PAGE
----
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Minding the Fine Virtual Line in A Borderless World

Some friends and I chatted recently about global recession and effects on Indonesia. One guy firmly believed there’d be none, since there’s no mortgage problem here and most Indonesians don’t invest in capital market. I said globalization made it impossible for virtually any Earthling to keep immune of any happening outside their borders.

He was starting to argue back when his laptop fired a ‘ping’. Wait, he chuckled, someone just posted me something on the wall. Soon he was buried on Facebook. When I had to leave, he waved and muttered something about me to please register myself on networking sites so he could always keep tabs, all the while fixating his eyes on the screen.

I couldn’t help but laughing about the whole irony.

For the remaining naysayers, globalization has long arrived and is here to stay. For the often ill-informed or ignorant believers, it brought baggage; in which for each posh Louis Vuitton trunk there’s a non-descript luggage potentially as nasty as the Pandora box.

Take the unraveling recession. It started at Uncle Sam’s grand house of cards, quietly took down Baby Stearns, Aunt Frannie and Uncle Freddie, ravished Brother Lehmann, Sister Merrill and Cousin WaMu, and then quickly infected shaky Wall Street houses before spreading into unsuspecting houses on Main Street and World Streets. Welcome to Global Village, population 6 billions.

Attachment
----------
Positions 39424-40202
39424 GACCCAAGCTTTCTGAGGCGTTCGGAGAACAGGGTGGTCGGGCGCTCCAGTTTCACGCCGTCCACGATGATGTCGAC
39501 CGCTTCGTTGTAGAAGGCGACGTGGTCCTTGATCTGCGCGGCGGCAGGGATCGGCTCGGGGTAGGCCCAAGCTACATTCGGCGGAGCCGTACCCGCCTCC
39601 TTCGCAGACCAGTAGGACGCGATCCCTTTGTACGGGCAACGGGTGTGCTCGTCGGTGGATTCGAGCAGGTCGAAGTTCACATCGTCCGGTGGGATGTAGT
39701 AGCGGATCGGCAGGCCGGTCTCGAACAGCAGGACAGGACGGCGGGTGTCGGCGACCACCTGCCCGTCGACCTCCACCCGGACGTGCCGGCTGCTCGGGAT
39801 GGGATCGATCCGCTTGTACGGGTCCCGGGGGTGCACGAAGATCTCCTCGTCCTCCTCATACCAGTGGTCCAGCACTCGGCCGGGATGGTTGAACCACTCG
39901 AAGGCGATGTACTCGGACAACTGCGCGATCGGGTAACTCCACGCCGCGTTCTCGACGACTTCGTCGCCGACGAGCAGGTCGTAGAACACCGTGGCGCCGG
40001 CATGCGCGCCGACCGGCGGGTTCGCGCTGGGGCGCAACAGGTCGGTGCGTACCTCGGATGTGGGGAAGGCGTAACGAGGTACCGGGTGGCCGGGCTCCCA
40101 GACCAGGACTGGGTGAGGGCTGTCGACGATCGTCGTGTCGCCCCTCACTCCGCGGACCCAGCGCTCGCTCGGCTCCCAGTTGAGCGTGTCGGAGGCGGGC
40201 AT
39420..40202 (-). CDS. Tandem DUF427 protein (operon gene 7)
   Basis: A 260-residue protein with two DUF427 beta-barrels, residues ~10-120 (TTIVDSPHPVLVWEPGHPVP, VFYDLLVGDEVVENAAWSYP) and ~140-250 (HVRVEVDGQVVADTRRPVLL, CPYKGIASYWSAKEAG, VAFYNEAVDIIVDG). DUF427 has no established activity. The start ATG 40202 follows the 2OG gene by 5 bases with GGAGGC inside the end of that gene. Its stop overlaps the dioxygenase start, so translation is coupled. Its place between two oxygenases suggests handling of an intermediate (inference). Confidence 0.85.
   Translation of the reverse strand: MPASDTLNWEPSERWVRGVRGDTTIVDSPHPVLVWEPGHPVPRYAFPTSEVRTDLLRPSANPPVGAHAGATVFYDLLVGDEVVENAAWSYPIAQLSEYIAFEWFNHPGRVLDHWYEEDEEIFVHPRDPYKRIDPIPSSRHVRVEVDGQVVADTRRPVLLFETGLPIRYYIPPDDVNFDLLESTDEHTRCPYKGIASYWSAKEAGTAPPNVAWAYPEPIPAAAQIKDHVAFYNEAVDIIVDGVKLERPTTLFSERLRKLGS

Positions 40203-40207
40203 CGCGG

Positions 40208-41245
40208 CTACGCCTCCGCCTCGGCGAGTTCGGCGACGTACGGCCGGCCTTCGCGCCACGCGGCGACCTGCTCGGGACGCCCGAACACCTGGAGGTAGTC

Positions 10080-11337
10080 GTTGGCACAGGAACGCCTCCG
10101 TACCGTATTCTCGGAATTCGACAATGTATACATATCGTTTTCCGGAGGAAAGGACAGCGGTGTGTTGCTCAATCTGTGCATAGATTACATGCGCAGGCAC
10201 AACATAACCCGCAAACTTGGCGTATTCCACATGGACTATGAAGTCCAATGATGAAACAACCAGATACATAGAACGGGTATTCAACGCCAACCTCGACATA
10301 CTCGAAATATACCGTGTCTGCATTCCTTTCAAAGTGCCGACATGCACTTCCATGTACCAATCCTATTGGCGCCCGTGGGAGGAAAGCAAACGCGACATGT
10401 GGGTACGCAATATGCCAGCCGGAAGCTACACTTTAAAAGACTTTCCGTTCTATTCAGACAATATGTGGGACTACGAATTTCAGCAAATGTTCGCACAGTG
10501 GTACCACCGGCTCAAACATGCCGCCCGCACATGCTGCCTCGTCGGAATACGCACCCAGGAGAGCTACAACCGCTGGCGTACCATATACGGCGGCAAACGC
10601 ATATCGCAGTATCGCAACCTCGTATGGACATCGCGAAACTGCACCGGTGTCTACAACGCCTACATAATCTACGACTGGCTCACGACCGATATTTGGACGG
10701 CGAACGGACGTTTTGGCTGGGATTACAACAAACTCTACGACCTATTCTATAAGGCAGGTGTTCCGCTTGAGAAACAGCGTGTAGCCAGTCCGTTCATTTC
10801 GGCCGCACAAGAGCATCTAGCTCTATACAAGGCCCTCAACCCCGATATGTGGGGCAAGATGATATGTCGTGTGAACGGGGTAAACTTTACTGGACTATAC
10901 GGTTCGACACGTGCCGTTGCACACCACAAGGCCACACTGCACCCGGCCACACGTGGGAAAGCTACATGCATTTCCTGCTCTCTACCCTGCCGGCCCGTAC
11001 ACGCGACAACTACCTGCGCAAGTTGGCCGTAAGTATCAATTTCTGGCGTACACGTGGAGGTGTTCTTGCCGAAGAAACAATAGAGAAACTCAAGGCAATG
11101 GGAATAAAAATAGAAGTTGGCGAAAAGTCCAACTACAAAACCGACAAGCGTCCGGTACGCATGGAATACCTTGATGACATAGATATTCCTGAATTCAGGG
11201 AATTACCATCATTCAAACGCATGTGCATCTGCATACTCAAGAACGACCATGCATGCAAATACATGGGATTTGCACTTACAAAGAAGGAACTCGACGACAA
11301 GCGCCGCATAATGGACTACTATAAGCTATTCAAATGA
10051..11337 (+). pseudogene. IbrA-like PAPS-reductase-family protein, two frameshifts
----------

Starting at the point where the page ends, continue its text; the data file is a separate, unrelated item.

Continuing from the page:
Self-reliance may work to some extent, but completely rejecting globalization is delusional. No country can efficiently produce everything to sufficiently provide for their citizens, as no country can effectively run economy without foreign citizens playing some parts. The relatively self-provided Eskimos face ecosystem going awry, thanks to climate change inflicted by the rest of us. Even the self-professed West-haters al-Qaeda relies on West-invented Internet to spread propaganda.

Which brings to my utmost discomfort, that the Pandora box of free information is much uglier. We can control goods movement across borders, but regulating information stream seems futile.

The Web’s massive capability to store information and feasibility to connect people has created a perpetual thirst of new information and the need of instant gratification, which birthed 24/7 news cycle and BlackBerry. It also fertilizes primal human traits of curiosity and recognition; explains the rise of blogs and YouTube, and why reality shows triumph over regular TV. Networking sites like Friendster, MySpace and Facebook answered all of the above.

What seems to have conveniently been forgotten in this euphoria is that regardless of how many ways we can get connected, the number of messages a human being can receive, process, or relay in a given period has limit. Thus, consciously or not, people prioritize their information sources and outlets. The question is will they prioritize wisely?

The Indonesian execs still busy parading their new BlackBerry may not know yet that the developed world now suffers from the CrackBerry phenomenon, where people are so addicted to the device’s connection they get feverish when cut off and become awkward in relating to real human beings.